Even though Elton John and John Reid broke up in 1975, Reid remained John's manager until 1998. Elton John stated in interviews that post breakup he and Reid had a cordial relationship that was 100% purely business. See more »
Elton and Bernie are driven to their gig at the Troubadour - which occurred on 25 August 1970 - in a 1977-1979 Lincoln Continental (identifiable by the tall chrome front grille). As they arrive at the Troubadour, they are passed in the other direction by a dark-colored late-1980's Chevrolet Caprice (identifiable by its flat, flush taillights). See more »
The film has a 'text ending'. It reveals that Elton John has been sober for 28 years and counting (but still has a problem with shopping), has established a successful aids charity that has raised over $400 million for HIV/ aids sufferers, is still friends with Bernie Taupin and has never had an argument with him, has finally found proper love with his now husband David Furnish, and has retired from making music in order to focus on raising his two sons. See more »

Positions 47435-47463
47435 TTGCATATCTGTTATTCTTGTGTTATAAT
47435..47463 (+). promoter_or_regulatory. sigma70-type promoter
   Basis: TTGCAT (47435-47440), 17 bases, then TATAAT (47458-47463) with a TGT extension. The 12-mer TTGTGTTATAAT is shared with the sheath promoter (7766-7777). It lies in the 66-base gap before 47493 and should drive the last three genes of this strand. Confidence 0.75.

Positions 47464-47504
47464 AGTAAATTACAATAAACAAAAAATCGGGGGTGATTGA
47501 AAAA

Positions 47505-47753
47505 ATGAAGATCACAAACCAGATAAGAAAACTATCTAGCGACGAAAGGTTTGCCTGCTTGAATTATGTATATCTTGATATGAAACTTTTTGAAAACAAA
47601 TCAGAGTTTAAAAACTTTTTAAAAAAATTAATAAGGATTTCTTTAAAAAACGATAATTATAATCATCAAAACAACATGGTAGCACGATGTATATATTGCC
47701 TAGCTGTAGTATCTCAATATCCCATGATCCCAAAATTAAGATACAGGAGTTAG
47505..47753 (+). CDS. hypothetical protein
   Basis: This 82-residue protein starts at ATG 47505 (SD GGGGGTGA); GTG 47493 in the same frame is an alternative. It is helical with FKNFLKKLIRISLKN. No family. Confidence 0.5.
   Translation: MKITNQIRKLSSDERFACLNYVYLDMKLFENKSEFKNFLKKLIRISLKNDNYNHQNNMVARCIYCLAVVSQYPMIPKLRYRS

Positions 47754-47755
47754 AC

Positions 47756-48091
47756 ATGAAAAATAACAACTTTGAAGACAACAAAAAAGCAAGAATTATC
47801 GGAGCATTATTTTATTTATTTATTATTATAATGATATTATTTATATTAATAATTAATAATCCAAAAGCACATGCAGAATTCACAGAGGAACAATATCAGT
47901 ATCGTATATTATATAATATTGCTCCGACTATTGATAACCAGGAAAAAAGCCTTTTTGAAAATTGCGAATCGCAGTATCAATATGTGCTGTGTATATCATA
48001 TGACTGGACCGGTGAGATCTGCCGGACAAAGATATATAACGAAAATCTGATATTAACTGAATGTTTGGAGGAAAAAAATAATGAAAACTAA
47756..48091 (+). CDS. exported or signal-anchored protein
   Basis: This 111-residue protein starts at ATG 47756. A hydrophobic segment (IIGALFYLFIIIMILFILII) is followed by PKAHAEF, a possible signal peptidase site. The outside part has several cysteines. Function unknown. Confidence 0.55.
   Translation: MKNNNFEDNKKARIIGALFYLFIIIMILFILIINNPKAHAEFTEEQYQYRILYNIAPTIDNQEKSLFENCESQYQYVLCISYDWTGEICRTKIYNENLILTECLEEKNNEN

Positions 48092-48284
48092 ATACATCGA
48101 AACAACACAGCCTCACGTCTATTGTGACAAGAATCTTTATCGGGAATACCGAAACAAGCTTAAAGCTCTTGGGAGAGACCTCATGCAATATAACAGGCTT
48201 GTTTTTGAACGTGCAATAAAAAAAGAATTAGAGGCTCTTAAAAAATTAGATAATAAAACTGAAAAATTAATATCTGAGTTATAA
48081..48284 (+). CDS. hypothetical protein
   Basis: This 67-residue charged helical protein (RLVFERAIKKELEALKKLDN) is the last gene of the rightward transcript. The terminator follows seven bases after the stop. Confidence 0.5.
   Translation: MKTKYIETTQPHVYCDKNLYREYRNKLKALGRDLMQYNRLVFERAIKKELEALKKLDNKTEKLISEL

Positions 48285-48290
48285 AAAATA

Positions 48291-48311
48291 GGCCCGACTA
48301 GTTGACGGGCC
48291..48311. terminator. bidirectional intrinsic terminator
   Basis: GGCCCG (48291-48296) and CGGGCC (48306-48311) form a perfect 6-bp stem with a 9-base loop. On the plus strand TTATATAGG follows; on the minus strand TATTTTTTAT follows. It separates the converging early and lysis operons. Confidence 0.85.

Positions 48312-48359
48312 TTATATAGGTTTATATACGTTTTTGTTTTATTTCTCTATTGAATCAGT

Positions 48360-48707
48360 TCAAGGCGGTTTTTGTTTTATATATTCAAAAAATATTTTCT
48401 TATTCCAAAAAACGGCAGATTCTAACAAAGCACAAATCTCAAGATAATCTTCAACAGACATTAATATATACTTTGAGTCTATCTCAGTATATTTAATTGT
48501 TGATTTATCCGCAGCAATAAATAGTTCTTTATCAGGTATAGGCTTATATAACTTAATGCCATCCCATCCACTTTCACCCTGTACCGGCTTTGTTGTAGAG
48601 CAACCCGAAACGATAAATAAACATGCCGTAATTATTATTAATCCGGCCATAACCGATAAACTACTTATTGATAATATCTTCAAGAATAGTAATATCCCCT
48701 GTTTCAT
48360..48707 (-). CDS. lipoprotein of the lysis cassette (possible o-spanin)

This is not a movie about a rock star with their music simply part of the facts of the story. It is a musical in the truest sense, that uses his own music to show his tribulations through the eyes of a man during the troubled years of his life. The movie is not always chronological and in some cases is more figurative than historical. In this way it can convey Sir Elton John's life and struggles in a way that the viewer may understand on a more personal level. The acting, writing and singing are superb.
The star did not try to truly imitate Elton but instead preforned the pieces in his own style that he molded as closely as possible to the original. It sounds odd, but it works.
As always you can never sum up any life, book or story in a 2 or so hour movie, but this comes close. You leave feeling like you really got to know the real, yet flawed, human Elton John. Overall a wonderful movie.
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